Humans may one day be able to live forever and even bring the dead back to life, a "transhumanist" believes.
Alexey Turchin is a Russian academic who has dedicated his work to the pursuit of immortality inspired by the death of a childhood friend when he was only 11.
He has published several books on the subject, and recently released a paper titled the Classification of Approaches to Technological Resurrection for the Foundation Science for Life Extension in Moscow.
Written with fellow scholar Maxim Chernyakov, it contains something called an "Immortality Roadmap" which details four different paths to indefinite life so that readers can "choose their own adventure". If one plan for life extension should fail, there are three others as back up.
"Death seems to be a permanent event, but there is no actual proof of its irreversibility," the authors write.
"Here we list all known ways to resurrect the dead that do not contradict our current scientific understanding of the world. While no method is currently possible, many of those listed here may become feasible with future technological development, and it may even be possible to act now to increase their probability."
Plan A is simply surviving until technology becomes advanced enough to artificially prolong life. In the meantime humans who want to live forever must simply stave off death by replacing their organs with bioengineered ones or simply staying alive in a "nanotech body".
As these methods are mostly unavailable or unsuccessful, Turchin recommends Plan B – cryonics, or freezing the body until a solution is developed, a service already offered by several companies.
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Plan C is "digital immortality", which involves preserving data about a specific person so that they can be reconstructed in the future by AI beyond current capabilities. It's also known as "indirect mind uploading".
The tech dystopian series Black Mirror portrayed the downsides of this kind of technology in the episode Be Right Back, in which a woman recreates her dead husband in a cyborg based on his social media history.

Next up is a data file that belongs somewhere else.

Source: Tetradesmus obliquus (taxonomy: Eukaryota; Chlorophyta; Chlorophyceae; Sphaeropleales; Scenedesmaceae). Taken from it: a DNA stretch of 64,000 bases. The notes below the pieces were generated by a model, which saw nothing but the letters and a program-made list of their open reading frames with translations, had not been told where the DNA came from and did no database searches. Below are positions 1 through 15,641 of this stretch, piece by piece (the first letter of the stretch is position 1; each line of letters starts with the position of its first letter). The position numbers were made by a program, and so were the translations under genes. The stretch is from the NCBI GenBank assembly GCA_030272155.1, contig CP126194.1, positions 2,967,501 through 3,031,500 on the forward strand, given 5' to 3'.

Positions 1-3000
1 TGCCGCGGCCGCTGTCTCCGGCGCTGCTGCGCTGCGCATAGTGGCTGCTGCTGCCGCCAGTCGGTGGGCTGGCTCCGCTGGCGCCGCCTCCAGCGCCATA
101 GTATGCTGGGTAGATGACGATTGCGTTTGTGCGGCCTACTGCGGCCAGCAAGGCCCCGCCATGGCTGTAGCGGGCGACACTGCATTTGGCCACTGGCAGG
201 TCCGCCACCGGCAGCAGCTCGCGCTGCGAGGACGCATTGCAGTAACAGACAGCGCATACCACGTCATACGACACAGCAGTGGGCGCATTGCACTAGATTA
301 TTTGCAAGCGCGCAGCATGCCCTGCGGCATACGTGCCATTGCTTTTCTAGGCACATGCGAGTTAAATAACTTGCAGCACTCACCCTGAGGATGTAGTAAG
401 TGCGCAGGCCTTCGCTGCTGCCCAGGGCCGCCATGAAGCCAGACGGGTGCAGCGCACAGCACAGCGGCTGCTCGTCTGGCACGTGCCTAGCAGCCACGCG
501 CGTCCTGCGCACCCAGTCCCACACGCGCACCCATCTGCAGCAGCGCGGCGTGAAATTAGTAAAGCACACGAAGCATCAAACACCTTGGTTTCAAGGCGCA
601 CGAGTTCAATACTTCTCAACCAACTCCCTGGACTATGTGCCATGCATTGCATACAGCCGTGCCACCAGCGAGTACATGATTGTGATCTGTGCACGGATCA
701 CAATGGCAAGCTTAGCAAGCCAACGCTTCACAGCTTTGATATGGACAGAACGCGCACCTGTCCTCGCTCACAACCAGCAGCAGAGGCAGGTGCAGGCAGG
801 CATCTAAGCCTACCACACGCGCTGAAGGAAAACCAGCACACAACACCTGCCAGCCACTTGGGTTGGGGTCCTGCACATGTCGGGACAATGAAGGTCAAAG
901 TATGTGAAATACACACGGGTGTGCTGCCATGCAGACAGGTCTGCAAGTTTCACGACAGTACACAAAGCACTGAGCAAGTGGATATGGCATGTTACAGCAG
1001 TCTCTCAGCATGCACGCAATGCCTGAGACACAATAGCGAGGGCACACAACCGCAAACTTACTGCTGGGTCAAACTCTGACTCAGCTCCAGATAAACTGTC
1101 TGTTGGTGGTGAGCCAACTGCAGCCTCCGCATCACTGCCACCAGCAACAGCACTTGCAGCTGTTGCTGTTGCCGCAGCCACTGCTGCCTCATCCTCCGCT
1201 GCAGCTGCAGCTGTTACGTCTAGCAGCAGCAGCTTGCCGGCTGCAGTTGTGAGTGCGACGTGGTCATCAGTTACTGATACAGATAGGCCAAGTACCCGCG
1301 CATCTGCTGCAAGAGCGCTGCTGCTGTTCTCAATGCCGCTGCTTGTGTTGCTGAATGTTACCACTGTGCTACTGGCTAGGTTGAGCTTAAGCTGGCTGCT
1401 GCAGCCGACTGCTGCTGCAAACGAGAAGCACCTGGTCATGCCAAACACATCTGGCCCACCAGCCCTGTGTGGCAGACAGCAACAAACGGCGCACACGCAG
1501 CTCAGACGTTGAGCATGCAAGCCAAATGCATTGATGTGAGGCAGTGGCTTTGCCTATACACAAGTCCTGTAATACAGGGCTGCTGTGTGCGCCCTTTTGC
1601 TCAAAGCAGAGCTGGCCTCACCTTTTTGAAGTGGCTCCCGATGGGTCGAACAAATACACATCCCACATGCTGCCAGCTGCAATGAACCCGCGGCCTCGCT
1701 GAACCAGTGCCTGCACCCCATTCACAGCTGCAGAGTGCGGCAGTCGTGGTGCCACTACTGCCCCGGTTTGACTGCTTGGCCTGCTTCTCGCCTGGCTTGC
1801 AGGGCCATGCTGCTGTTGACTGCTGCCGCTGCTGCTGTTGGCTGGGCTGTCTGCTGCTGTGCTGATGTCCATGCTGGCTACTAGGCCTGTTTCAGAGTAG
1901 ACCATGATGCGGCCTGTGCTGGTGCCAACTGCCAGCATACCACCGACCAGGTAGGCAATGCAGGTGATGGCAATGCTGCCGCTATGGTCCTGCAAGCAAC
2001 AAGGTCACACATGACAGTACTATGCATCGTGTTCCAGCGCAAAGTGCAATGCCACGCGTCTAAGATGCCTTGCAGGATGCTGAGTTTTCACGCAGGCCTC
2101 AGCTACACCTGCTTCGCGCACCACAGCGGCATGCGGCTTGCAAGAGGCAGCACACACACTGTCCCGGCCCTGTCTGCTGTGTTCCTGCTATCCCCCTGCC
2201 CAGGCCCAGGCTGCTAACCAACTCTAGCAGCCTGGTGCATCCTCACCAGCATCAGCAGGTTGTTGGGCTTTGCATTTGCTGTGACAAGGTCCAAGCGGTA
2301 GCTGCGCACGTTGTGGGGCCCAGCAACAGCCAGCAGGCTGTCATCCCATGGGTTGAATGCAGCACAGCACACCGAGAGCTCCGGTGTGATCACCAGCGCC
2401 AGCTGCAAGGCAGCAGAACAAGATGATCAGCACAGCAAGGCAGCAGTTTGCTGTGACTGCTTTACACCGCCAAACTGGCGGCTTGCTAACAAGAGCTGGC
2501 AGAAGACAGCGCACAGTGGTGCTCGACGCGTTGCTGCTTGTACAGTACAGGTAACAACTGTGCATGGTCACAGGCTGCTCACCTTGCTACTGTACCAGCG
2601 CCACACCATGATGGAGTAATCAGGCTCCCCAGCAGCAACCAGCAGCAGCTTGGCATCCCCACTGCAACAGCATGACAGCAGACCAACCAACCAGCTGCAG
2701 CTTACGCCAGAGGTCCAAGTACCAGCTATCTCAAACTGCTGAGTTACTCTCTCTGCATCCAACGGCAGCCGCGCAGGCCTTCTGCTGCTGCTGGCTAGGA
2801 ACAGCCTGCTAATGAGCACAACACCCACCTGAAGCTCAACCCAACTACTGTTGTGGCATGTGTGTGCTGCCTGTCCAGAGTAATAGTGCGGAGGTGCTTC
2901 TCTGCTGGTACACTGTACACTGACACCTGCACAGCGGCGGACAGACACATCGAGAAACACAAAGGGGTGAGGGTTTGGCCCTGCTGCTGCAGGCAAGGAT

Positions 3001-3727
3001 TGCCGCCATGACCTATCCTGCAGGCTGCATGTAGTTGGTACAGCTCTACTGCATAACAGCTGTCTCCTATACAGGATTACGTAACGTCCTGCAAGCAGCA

Turchin is already committed to ensuring his preservation in internet history – he's been recording every minute detail of his life as it happens
He hopes that one day, a superintelligent AI will be able to take all this information and create a digital version of himself. This digitised person could even be downloaded into a host body cloned from Turchin's own body while he was alive, Israel 365 News reports.
Plan D is simple: have faith in the possibility of immortality, either on the quantum level or through AI.
Turchin recommends applying all four of the approaches to have the best chance of living forever, but it could be a long wait.
"The development of AI is going rather fast, but we are still far away from being able to 'download' a human into a computer," he told Russia Beyond.
"If we want to do it with a good probability of success, then count on [the year] 2600, to be sure."
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And there's another technology-in-waiting that could help his vision of eternal life be realised: time travel that brings the dead back to life.
"More speculative ways to immortality include combinations of future superintelligence on a galactic scale, which could use simulation to resurrect all possible people, and new physical laws, which may include time-travel or obtaining information from the past," the paper reads.
A powerful time travel machine would require an immense amount of energy, which the researchers theorise could be provided by a "Dyson Sphere".
This hypothetical megastructure would completely encompass a star to capture a large percentage of its power output.
A Dyson Sphere around our sun would produce roughly 400 septillion watts per second, they said, concluding that some kind of immortality or death reversal is not only possible but certain.
"There many possible approaches to technological resurrection and thus if large-scale future technological development occurs, some form of resurrection is inevitable," they wrote.
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